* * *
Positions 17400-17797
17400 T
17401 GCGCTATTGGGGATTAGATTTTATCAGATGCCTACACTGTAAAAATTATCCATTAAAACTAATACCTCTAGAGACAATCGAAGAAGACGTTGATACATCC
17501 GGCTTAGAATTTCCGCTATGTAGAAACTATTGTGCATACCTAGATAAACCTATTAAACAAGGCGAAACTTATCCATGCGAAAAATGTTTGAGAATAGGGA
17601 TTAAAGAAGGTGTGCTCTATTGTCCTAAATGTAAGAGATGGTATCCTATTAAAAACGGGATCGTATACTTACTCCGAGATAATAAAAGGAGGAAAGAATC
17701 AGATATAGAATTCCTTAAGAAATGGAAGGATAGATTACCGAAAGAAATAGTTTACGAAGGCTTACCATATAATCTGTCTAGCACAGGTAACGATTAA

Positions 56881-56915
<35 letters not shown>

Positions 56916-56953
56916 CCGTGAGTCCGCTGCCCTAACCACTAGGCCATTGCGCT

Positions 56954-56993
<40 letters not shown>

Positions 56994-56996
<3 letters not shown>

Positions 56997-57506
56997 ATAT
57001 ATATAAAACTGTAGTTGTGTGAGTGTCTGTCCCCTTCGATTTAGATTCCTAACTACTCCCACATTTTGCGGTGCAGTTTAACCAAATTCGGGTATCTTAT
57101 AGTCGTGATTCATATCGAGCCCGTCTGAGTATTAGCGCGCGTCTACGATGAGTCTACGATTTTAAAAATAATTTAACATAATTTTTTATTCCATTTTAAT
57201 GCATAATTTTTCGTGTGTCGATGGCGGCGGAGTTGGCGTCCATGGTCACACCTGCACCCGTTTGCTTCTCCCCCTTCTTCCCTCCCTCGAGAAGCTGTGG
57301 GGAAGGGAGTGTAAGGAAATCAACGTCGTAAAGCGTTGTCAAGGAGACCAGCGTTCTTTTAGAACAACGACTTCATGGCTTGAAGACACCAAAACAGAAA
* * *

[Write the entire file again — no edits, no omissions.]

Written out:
Positions 17400-17797
17400 T
17401 GCGCTATTGGGGATTAGATTTTATCAGATGCCTACACTGTAAAAATTATCCATTAAAACTAATACCTCTAGAGACAATCGAAGAAGACGTTGATACATCC
17501 GGCTTAGAATTTCCGCTATGTAGAAACTATTGTGCATACCTAGATAAACCTATTAAACAAGGCGAAACTTATCCATGCGAAAAATGTTTGAGAATAGGGA
17601 TTAAAGAAGGTGTGCTCTATTGTCCTAAATGTAAGAGATGGTATCCTATTAAAAACGGGATCGTATACTTACTCCGAGATAATAAAAGGAGGAAAGAATC
17701 AGATATAGAATTCCTTAAGAAATGGAAGGATAGATTACCGAAAGAAATAGTTTACGAAGGCTTACCATATAATCTGTCTAGCACAGGTAACGATTAA

Positions 56881-56915
<35 letters not shown>

Positions 56916-56953
56916 CCGTGAGTCCGCTGCCCTAACCACTAGGCCATTGCGCT

Positions 56954-56993
<40 letters not shown>

Positions 56994-56996
<3 letters not shown>

Positions 56997-57506
56997 ATAT
57001 ATATAAAACTGTAGTTGTGTGAGTGTCTGTCCCCTTCGATTTAGATTCCTAACTACTCCCACATTTTGCGGTGCAGTTTAACCAAATTCGGGTATCTTAT
57101 AGTCGTGATTCATATCGAGCCCGTCTGAGTATTAGCGCGCGTCTACGATGAGTCTACGATTTTAAAAATAATTTAACATAATTTTTTATTCCATTTTAAT
57201 GCATAATTTTTCGTGTGTCGATGGCGGCGGAGTTGGCGTCCATGGTCACACCTGCACCCGTTTGCTTCTCCCCCTTCTTCCCTCCCTCGAGAAGCTGTGG
57301 GGAAGGGAGTGTAAGGAAATCAACGTCGTAAAGCGTTGTCAAGGAGACCAGCGTTCTTTTAGAACAACGACTTCATGGCTTGAAGACACCAAAACAGAAA